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Battle of Arras 9th April 1917 100th anniversary
Battle of Arras. 9th April 1917. 100th anniversary.
Battle of Arras took place on 9 April 1917.
Forty four Scottish battalions and seven Scottish-named Canadian battalions took part in The Battle of Arras.
This was the largest number of Scots to have ever fought together.
159,000 British and Commenwealth troops were killed, together with a similar number of German troops.
They are all commemorated at The Ring of Remembrance at Notre Dame de Lorette.
64,000 of the British deaths were Scottish.
The daily losses were greater than at Passchendaele and the Somme.
The Battle of Arras has been referred to as “The most savage infantry battle of World War I”.
This brutal battle is only now receiving the recognition it deserves.
60 British tanks took part in the battle, including MKI and MKII (training) tanks.
British Vickers WWI Machine Gun
Scottish troops advance led by a piper
Ring of Remembrance Northern France
The Battle of Arras was one of the main 1st World War offensives by the British Army, and of a similar size to the Battle of the Somme.
British artillery bombarded the German lines, churning the ground up so much, that British tanks found it difficult to advance.
The offensive used a vast secret network of underground tunnels dug by New Zealand miners.
24,000 Allied soldiers emerged from the tunnels to surprise the Germans.
Wellinton tunnels; also known as Wellington Quarry; were one of the most secret places in military history.
They were dug in secret by New Zealand miners. 24,000 British soldiers hid there to launch a surprise attack on the Germans.
The tunnels allowed troops to advance undetected to the German lines; avoiding no mans land.
All 24,000 Allied soldiers emerged from the tunnels to surprise the Germans; after a creeping artillery barrage.
Photo shows cutaway of 6 inch British shrapnel shell.
The British artillery fired nearly 2.7 million shells.
One third (and possibly up to two thirds in some cases) of the shells did not explode.
They are still there to this day; together with hand grenades; ready to explode.
Unexploded Gas Shells are amongst the most dangerous; as they are now leaking poisonous gas.
It’s estimated it will take another 700 years to remove unexploded munitions from France and Belgium.
British Tank amongst the ruins of Arras 9th April 1917
In a coordinated attack; Canadian soldiers captured Vimy ridge; allowing The Allies to advance up to three miles.
Photo shows safety signage around DANGEROUS shell craters at Vimy Ridge.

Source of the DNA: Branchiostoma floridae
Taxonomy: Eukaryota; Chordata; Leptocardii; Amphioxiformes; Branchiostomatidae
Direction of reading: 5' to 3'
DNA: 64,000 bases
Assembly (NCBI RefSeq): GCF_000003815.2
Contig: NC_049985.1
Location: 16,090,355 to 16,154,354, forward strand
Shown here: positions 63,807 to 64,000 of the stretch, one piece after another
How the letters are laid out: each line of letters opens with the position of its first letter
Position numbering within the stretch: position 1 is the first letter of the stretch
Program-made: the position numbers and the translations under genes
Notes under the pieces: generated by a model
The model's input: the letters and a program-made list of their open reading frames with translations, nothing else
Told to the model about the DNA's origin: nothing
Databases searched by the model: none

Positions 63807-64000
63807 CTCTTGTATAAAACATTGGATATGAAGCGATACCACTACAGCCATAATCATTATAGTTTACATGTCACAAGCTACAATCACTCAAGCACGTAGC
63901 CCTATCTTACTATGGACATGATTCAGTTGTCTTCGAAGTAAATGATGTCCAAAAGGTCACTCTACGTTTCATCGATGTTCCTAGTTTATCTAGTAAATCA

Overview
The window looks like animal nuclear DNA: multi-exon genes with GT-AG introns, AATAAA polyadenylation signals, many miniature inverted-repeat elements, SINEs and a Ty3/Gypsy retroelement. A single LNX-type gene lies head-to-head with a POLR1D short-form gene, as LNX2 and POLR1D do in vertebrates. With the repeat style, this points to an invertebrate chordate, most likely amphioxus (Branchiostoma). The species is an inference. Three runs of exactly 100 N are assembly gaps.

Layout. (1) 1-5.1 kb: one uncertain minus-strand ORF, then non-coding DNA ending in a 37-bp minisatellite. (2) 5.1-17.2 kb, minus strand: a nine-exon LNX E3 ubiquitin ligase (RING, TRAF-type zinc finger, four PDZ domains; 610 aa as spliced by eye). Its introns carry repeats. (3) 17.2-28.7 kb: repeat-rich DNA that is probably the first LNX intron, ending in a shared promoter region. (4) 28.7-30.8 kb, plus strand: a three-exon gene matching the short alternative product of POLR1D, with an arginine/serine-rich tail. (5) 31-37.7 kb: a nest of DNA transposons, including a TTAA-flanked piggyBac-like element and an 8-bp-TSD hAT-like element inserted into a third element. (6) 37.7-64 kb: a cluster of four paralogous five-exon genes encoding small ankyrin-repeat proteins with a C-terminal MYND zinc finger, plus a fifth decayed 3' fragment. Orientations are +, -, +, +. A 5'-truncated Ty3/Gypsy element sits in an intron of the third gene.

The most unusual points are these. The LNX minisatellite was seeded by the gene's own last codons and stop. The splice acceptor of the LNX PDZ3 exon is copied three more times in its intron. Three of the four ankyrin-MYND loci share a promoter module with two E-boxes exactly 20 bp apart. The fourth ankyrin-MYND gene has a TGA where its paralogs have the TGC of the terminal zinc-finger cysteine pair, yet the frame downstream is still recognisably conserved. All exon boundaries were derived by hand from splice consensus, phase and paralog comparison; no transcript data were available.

It’s very easy for the unwary to wander around in Northern France and find UNMARKED and UNFENCED DANGEROUS shell craters that look like this – DON’T DO IT.
They are still full of unexploded munitions.
Even innocuous looking fields are just as dangerous.
Farmers ploughs sometimes blow up as they till the soil.
By 16th April the Germans reinforced their lines, and the main offensive was called off.
The Battle of Arras was considered a British victory; but did little to change the Western Front; as the Germans built new defences.
An estimated 300 million unexploded bombs are still buried in Northern France and Belgium.
Many of the shells contain lethal poison gas. ( Chlorine, phosphene and mustard gas).
The “iron harvest”, refers to nearly 900 tons of unexploded munitions which are ploughed up every year by Belgian and French farmers.
The area is still full of unexploded shells; unexploded poisonous gas shells, live grenades, and live ammunition.
It’s estimated it will take 700 years to clear the area of unexploded munitions; at the current rate of progress.
Arsenic, mercury, lead, acids, & dangerous gases still lie in the ground killing plant life.
Since the armistice, over 1,000 people have been killed by weapons and chemicals still remaining in the ground.
Bullet Propelled WWI Grenade dug up in a field. This grenade is still in the barrel of a rusted WWI rifle. The soldier probably died before he could fire it.
First World War grenades and gas grenades
German WWI artillery shells
British Cricket Ball Grenade
WWI Machine Guns
French Lefaucheux WWI Revolver. Compare this to the German WWI Lange P08 (known as a Luger) shown below.
German WWI Pistol. German Lange P08 (known as a Luger) . A recoil operated semi automatic pistol patented by Georg J. Luger in 1898.
Map of Battlefield
copyright Bill Bagshaw photography courses